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Feds investigating Oklahoma over school mask-mandate ban
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Feds investigating Oklahoma over school mask-mandate ban

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The U.S. Department of Education’s Office of Civil Rights announced Monday that Oklahoma is one of five states being investigated over its prohibition on mask mandates in schools.

In a letter dated Monday addressed to state Superintendent Joy Hofmeister, Acting Assistant Secretary for Civil Rights Suzanne Goldberg wrote that her office will be investigating whether the state Department of Education is blocking school districts from meeting the educational needs of students with disabilities due to the terms of Senate Bill 658.

Signed into law in the spring, SB 658 prohibits boards of education for public school districts from requiring masks on campus unless a state of emergency has been declared by the governor. That has not happened, and Gov. Kevin Stitt has publicly indicated that he has no plans to do so; several school districts and charter schools have required masks despite the law.

“In this investigation, particular attention will be given to whether the Oklahoma State Department of Education may be preventing schools from making individualized assessments about mask use so that students with disabilities can attend school and participate in school activities in person, consistent with their right to receive a free appropriate public education and to be free from discrimination based on their disability,” Goldberg wrote.

Iowa, South Carolina, Tennessee and Utah are also facing investigations from the U.S. Department of Education’s Office of Civil Rights for similar prohibitions against school districts’ requiring masks on campus. All five investigations will look at whether a mask mandate ban violates Title II of the Americans with Disabilities Act and Section 504 of the Rehabilitation Act of 1973.

The ADA prohibits public entities, including public schools, from discriminating based on disability. The Rehabilitation Act is a federal law that protects students with disabilities from discrimination based on their disability and guarantees qualified students with disabilities the right to a free appropriate public education.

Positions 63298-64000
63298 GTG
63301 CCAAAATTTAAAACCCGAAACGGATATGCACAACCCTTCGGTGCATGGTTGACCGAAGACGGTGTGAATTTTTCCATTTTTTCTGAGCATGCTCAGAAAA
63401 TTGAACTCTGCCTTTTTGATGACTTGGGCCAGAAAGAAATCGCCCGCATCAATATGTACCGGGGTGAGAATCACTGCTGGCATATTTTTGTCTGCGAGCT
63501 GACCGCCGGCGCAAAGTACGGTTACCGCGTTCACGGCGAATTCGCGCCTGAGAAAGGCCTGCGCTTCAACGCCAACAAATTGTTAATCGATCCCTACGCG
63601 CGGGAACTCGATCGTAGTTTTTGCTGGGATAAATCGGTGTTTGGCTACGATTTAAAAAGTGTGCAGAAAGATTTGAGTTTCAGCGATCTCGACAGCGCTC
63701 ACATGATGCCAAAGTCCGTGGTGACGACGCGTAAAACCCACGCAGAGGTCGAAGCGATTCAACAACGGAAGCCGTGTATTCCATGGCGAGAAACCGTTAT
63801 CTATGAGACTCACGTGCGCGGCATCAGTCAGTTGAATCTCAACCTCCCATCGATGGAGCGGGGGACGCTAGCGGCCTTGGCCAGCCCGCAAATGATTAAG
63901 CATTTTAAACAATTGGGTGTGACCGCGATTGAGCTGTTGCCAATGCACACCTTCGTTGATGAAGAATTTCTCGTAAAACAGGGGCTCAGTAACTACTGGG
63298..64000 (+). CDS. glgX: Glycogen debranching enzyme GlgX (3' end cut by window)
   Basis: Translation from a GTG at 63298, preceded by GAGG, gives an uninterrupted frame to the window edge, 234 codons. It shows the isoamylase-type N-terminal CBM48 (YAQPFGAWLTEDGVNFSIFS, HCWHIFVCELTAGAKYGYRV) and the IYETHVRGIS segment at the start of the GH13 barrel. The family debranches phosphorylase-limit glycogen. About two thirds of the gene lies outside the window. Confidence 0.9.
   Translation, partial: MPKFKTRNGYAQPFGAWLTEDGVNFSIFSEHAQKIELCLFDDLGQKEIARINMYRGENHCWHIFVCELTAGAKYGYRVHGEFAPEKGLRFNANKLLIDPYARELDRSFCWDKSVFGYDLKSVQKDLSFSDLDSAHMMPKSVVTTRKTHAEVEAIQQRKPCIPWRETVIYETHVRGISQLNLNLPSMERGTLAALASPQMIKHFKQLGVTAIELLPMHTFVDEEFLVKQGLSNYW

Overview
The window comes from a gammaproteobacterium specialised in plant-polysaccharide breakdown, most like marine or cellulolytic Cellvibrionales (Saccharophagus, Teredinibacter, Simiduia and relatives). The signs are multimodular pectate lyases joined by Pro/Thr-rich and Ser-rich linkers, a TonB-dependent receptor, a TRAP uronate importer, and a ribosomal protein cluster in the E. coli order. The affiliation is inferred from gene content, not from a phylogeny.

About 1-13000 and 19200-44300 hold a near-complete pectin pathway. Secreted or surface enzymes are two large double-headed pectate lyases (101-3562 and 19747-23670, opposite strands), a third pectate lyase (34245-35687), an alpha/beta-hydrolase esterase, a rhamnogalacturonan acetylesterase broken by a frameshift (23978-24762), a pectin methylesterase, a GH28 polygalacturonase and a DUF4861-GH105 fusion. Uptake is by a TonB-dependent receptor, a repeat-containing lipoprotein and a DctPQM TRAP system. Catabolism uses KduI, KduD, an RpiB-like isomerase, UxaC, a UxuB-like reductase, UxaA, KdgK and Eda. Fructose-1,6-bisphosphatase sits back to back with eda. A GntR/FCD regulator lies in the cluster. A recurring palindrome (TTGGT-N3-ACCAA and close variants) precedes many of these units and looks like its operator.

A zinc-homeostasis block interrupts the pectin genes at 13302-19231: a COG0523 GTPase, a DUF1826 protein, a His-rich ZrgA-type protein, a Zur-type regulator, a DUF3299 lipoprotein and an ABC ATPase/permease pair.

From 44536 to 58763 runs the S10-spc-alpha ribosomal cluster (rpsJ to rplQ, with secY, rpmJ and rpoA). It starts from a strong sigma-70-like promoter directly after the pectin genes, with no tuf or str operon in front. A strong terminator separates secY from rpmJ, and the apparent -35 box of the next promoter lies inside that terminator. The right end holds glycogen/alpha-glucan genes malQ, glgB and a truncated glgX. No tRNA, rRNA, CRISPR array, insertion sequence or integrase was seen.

In a statement Monday, Hofmeister said her department was not caught off guard by the U.S. Department of Education’s announcement and would cooperate.

“Regrettably, we are not surprised by this civil rights investigation spurred by passage of a state law prohibiting mask requirements in Oklahoma public schools,” she said.

“That law, Senate Bill 658, is preventing schools from fulfilling their legal duty to protect and provide all students the opportunity to learn more safely in-person. We will fully cooperate with the USDE.”

Hofmeister tweeted Sunday evening that she would like to see SB 658 struck down in court.

A temporary injunction hearing is scheduled for Wednesday morning in Oklahoma County District Court regarding a lawsuit filed Aug. 13 by the Oklahoma State Medical Association and a group of parents whose children have serious medical conditions and are enrolled in public schools in Tulsa, Broken Arrow and Norman.

The lawsuit claims that SB 658 violates the state constitution in four ways, including a child’s right to a free education in a safe environment and provisions for equal protection, as the measure does not apply to private schools.

Gov. Stitt is among the named defendants in that Oklahoma County lawsuit. His spokeswoman, Carly Atchison, took exception Monday to the federal investigation announcement.

“Until every American citizen is safely out of Afghanistan, President (Joe) Biden shouldn’t spend a single second harassing states like Oklahoma for protecting parents’ rights to make health decisions for their kids,” she said.

The investigation also prompted a raised eyebrow from one of the authors of SB 658, state Sen. Rob Standridge. The Norman Republican said Monday that he was concerned about mask mandates providing a false sense of security to parents of high-risk students and would rather see districts focus their mitigation efforts on other areas, such as improving ventilation.

“I’m concerned that many schools aren’t pursuing those inexpensive solutions rather than focusing on masks,” he said.

According to the U.S. Department of Education’s Monday morning announcement, investigations have not been opened into the mask-mandate bans in Texas, Arkansas, Florida or Arizona because their policies are not being enforced due to court orders.

The press office for the U.S. Department of Education did not respond by deadline to inquiries about what impact the pending civil suit in Oklahoma County District Court could have on its Oklahoma investigation.


Related video: Federal civil rights inquiries over bans on mask mandates

The U.S. Education Department is launching civil rights inquiries into five states with bans on mask mandates.The department is investigating Iowa, Oklahoma, South Carolina, Tennessee and Utah.Federal officials say those bans could amount to discrimination against students with disabilities or health conditions by preventing some students from safely attending school amid the ongoing COVID surge.

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My primary beat is public education. I am a third-generation graduate of Oklahoma State University, a board member for Oklahoma SPJ and an active member of the Native American Journalists Association.

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